Botanical name

Protea cordata

Family

Proteaceae

Common Name

Heart-leaved Protea
Protea cordata
Protea cordata
Protea cordata
Protea cordata
Protea cordata
Protea cordata

Description

The foliage and growth habit of this low-growing protea shrublet is unique. From a small woody base at ground level grow several erect, unbranched stems, which are hairless, red-flushed and up to 50cm long; brown, lance-shaped scale-like leaves occur at the base of the stem; grey-green heart-shaped leaves are arranged in a zig-zag formation along the stems, becoming smaller towards tip; young new leaves often flushed red; brown, papery bracts form a cup shape, 4-5cm across, which surrounds the cream-coloured flowers with red tips; flowers are clustered at the base of the stems. Recent studies have shown that  this species is mostly pollinated by the Cape Spiny Mouse, the Pygmy Mouse and the Rock Mouse. The mice are mostly nocturnal and are attracted to the flowerhead by its yeasty odour.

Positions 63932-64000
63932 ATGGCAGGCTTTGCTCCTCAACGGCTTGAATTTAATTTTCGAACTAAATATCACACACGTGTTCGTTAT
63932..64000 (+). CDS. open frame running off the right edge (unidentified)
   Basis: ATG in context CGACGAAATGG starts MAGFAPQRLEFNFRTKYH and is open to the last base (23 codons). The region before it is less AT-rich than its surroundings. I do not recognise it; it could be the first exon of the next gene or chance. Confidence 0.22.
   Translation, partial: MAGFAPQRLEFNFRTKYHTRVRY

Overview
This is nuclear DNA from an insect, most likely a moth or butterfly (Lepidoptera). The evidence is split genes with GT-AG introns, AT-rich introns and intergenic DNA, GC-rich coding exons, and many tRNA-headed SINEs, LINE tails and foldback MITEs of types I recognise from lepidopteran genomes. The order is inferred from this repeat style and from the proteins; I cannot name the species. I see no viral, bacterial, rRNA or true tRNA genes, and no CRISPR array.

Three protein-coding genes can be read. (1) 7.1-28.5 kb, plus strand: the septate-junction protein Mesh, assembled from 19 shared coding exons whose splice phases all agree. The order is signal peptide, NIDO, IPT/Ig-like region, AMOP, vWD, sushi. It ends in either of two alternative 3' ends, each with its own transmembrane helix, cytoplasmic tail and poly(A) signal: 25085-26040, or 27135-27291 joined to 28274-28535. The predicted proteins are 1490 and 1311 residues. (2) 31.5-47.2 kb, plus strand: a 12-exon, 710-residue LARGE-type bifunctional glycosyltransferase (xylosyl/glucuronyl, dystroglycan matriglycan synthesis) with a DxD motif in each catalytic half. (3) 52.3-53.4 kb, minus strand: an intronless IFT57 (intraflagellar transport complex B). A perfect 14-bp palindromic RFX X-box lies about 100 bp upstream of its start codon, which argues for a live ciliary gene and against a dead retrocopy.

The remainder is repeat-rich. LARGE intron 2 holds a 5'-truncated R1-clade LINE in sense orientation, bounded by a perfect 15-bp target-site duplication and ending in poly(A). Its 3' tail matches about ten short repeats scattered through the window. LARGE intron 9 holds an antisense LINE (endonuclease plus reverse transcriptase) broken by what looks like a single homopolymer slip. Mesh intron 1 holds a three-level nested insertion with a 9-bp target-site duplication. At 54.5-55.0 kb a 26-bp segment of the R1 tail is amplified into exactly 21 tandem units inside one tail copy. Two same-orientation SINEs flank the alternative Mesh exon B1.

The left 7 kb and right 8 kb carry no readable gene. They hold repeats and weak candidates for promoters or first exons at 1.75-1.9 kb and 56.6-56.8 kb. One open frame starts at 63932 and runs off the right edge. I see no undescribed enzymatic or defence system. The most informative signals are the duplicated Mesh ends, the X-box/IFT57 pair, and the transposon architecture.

This species is part of a group of rodent pollinated Proteas. This group is characterized by flowerheads which are borne in the axils of the leaves, unlike the terminal flowerheads of all other Proteas. The flowerheads are produced at ground level at the bases of branches and stems, and are thus hidden by foliage; the involucral bracts (bracts surrounding the flowers) are covered by dark brown or purple hairs which make the flowers inconspicuous; together with the shallow, bowl-shaped flowerheads and their yeasty odour, these are all adaptations for pollination by rodents.

 

 

Habitat

Lower mountain slopes

Flower Date

June to August